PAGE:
Are tickets becoming too expensive?

Aug 2016 Are tickets becoming too expensive?

With audience numbers reportedly dropping for many types of shows, including 60 music tours and one-nighters, questions are being asked about the cost of tickets now that booking fees and other charges are added into the original price.

Tickets for Björk’s Royal Albert Hall show cost £99. For Beyoncé’s Formation tour, it was in more than £100.

At Radiohead’s three night run at the Roundhouse, it was £70.

Fans are counting – and questioning – the cost of top level tickets, and asking; “Are gigs getting too expensive?”

Mark Sutherland, editor of industry magazine Music Week, said: “I think it’s fair to say inflation for ticket prices has been running above that of other things, especially other sectors of the industry.”

Statistics show that, between 1982 and 2012, average cost of a gig ticket increased by 400%, and according to Statista, worldwide average cost of a concert ticket now stands at $78.77 (£59.94).

Even allowing for acts such as U2 and Madonna grossing the budget deficit of a small country every time they tour, the rise in prices is evident everywhere. The Stone Roses’ hugely successful comeback shows in 2012/13 were priced at £55: this summer their shows at Manchester City’s Etihad Stadium were £75. It’s unlikely the promise of hearing All For One accounts for a £20 increase.

Gig listings for autumn show a range of artists charging £50 and more, once fees have been accounted for (Faithless, PJ Harvey, Selena Gomez).

Some artists’ managements say ‘a million quid a night – take it or leave it’, so £120 is the ticket price. Most promoters are wary of balancing making money and attracting fans.

“Ticket pricing is a delicate thing,” said Steve Parker, managing editor of Live UK magazine.

Jeff Craft, head of X Ray Touring agency, says “hugely increased touring costs” are often behind the bigger prices. “Equipment hire, trucking, crew wages, catering and every other aspect of touring is more and more expensive – especially at the highest level where audiences expect to see huge productions. The competition between artists at this level is intense, so the costs continue to spiral upwards.”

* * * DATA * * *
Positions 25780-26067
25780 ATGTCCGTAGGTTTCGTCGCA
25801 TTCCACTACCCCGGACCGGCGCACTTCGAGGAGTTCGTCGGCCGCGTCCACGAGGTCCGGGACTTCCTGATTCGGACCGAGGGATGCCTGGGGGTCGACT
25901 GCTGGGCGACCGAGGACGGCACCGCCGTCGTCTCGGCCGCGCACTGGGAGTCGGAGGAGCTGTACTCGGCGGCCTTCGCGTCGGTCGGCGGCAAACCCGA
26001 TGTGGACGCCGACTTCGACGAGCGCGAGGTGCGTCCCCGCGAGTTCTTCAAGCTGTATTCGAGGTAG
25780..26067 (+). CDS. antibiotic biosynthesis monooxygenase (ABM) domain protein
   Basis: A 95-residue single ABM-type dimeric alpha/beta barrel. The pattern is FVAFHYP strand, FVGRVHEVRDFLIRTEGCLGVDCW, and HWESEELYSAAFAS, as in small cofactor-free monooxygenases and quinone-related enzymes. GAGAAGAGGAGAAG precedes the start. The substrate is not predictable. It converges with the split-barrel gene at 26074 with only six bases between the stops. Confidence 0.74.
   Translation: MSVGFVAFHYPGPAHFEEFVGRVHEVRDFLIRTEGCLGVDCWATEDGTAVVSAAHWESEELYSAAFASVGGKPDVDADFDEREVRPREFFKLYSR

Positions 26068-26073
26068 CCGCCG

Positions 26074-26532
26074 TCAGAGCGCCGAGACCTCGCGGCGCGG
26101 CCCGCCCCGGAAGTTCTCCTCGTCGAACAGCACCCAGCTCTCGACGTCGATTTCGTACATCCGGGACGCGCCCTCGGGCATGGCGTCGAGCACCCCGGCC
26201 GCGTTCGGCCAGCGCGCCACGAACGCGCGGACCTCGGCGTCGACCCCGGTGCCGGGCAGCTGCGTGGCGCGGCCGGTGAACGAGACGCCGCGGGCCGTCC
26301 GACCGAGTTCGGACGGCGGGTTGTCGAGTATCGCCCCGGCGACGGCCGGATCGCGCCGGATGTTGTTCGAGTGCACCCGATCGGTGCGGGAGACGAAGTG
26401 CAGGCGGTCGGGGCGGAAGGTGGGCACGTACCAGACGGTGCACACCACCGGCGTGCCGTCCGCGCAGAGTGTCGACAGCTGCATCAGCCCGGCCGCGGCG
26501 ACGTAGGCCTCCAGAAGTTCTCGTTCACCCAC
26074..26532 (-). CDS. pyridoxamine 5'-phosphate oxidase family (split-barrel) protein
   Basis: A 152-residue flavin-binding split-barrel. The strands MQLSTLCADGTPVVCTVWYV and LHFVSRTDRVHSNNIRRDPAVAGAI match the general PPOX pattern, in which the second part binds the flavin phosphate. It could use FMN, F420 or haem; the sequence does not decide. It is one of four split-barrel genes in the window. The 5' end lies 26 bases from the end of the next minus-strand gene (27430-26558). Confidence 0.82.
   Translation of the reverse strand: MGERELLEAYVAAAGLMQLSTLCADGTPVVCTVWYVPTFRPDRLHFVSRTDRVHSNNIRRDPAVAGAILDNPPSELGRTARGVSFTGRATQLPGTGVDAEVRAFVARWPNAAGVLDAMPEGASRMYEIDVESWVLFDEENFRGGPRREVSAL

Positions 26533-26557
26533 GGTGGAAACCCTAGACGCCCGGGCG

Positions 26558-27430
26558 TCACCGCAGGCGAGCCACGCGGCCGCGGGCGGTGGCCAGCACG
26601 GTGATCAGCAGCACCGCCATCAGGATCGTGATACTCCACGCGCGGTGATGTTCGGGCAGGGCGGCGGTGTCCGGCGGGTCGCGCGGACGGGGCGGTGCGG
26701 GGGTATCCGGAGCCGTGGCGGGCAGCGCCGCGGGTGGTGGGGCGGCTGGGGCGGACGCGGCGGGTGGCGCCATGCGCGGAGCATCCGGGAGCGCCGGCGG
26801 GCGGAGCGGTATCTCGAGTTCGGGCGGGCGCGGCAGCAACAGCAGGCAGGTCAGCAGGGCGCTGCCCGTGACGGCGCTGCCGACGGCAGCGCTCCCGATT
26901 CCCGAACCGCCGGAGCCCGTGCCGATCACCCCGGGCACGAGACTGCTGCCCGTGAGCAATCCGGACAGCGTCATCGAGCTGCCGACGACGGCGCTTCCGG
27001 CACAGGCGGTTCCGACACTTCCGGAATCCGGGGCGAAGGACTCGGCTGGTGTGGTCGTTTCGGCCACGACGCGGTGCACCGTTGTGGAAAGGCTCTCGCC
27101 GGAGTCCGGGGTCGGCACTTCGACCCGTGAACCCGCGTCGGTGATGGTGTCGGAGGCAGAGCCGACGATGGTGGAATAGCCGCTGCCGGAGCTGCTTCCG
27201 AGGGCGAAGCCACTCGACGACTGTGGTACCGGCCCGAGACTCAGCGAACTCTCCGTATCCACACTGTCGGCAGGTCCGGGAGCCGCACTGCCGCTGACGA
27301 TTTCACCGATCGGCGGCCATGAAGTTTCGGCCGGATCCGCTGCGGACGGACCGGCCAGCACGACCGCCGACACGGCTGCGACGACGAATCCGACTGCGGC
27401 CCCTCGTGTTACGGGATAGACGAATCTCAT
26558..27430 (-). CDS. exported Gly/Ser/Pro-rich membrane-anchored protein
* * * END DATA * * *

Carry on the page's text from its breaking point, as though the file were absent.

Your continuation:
I was told production costs for a visual extravaganza were the principal reason Björk, a unique, critically-acclaimed artist, but hardly a best seller, is charging so much. But is it fair that such external costs are passed onto the paying punter?

Geoff Meall, MD at United Talent Agency, said: “In years gone by, lower level touring was given record company tour support, which allowed artists to cover losses, charge less on tickets and get more people in that way. With the massive decline in recording music, tour support isn’t coming as it used to be – and bands need to raise money from ticketing to cover costs.”

But are those extra costs necessarily equating to a better show? Few came away from Beyoncé’s stadium gigs feeling short changed, but such universal praise doesn’t necessarily correlate with ticket price.

“An artist should be giving a show that is value for money,” says Meall. “And as you go from theatres to arenas to stadiums, a punter paying more money expects a better show. If you don’t offer that, you’ll eventually get found out.”

The issue of the secondary market, where sold out tickets are traded for inflated prices online, is also having an effect on prices.

While a lot of artists and promoters are opposed to secondary ticketing, prices charged on the secondary market point to tickets being obviously under-priced in the primary market. It all leaves the fans out of pocket. Poor people get priced out by those trying to take advantage of maximum money.

So it seems the fans’ dilemma – pay up or miss out – is only going to become more acute. People will still take advantage of the fact it is there to maximise income.

The limit is when people stop paying it.

Shaun Curran